Treatment free, honey production, isolation mated queens, www.saunalahti.fi/lunden/varroakertomus.html

  18. #158
    Join Date
    Jul 2010
    Location
    Auckland,Auckland,New Zealand
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    5,999

    Default Re: The Scourge of Varroa?

    That's something you have in US that we don't in my country, primorsky bees. The few posts of Chris Baldwin I was able to read he said he switched to primorsky but soon found their disadvantages, and for one reason, or another, left the primorsky breeders group.

    But prior to getting primorsky he was able to get a few of his hives to withstand mites, but not prosper. Primorsky moved that up a level and increase mite resistance. But with the bee mix he ended up with, he abandoned primorsky as a breed, but just selected the best bees regardless of breed, and has been able to arrive at a treatment free status for his operation. But he says his bees are not primorsky but include some of their genetics.

    It would be great if he could post some more.

    By the way Ray you didn't answer my post, so I searched the word Liar that you said Chris had been called, nobody said it to Chris so I suspect your Liar claims were untrue. Probably just part of your self confessed argumentativeness and perhaps embellishment. So luckily that is not something that needs to be addressed with Chris but not sure how to get him back here posting though. He did kind of excuse himself by saying he is a very busy guy so maybe he's just not the chat site type.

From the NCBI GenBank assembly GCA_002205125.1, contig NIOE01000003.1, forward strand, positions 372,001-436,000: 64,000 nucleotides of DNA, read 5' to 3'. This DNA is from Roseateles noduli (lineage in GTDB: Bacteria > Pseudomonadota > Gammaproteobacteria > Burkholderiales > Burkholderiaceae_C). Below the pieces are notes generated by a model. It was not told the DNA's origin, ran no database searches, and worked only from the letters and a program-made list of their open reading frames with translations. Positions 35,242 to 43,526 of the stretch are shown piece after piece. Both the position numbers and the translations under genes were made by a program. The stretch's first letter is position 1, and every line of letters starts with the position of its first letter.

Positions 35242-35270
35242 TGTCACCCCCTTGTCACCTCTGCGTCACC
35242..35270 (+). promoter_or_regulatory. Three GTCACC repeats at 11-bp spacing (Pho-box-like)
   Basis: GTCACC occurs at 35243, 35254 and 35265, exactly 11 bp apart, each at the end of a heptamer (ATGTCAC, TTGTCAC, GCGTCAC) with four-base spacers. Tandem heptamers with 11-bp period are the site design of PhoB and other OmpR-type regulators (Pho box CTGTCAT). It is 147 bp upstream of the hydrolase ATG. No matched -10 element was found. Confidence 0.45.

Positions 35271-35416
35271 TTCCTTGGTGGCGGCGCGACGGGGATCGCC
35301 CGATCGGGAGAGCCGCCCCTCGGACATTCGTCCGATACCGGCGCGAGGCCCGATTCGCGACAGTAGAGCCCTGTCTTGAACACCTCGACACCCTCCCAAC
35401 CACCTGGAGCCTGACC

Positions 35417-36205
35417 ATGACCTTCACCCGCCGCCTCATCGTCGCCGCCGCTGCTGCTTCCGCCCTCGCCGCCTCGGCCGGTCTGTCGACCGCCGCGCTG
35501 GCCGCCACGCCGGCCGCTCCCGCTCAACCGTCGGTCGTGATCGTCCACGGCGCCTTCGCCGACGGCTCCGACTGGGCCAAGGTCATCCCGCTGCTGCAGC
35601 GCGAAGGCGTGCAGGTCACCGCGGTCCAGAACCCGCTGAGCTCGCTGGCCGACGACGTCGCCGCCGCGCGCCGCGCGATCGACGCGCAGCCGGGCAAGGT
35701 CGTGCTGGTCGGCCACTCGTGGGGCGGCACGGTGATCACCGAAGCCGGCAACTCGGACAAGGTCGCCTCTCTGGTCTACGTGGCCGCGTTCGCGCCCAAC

44 years, been commercial, outfits up to 4000 hives, now 120 hives and 200 nucs as a hobby, selling bees. T (mostly).

  19. #159
    Join Date
    Aug 2002
    Location
    Nehawka, Nebraska USA
    Posts
    46,203

    Default Re: The Scourge of Varroa?

    >If one wants to see what a century of pure tf beekeeping produces genetically…one need only look at the Primorsky bees.

    There were not really being kept domestically in Russia so it shouldn't be surprising that they lack the traits that beekeepers want. It's easy enough to select for traits you want, but my problem with the Primorsky bees is they don't have any particular traits I really want... they still die from Varroa on large cell foundation just like the rest...
    Michael Bush bushfarms.com/bees.htm "Everything works if you let it." ThePracticalBeekeeper.com 40y 200h 37yTF

  20. #160

    Default Re: The Scourge of Varroa?

    Quote Originally Posted by Michael Bush View Post
    >If one wants to see what a century of pure tf beekeeping produces genetically…one need only look at the Primorsky bees.

    There were not really being kept domestically in Russia so it shouldn't be surprising that they lack the traits that beekeepers want. It's easy enough to select for traits you want, but my problem with the Primorsky bees is they don't have any particular traits I really want... they still die from Varroa on large cell foundation just like the rest...
    I must bee a good breeder, cos they survive in my hives, with normal 5,3mm cells

    Are there really any evidence of small cells having anything to do with varroa resistance?
    Treatment free, honey production, isolation mated queens, www.saunalahti.fi/lunden/varroakertomus.html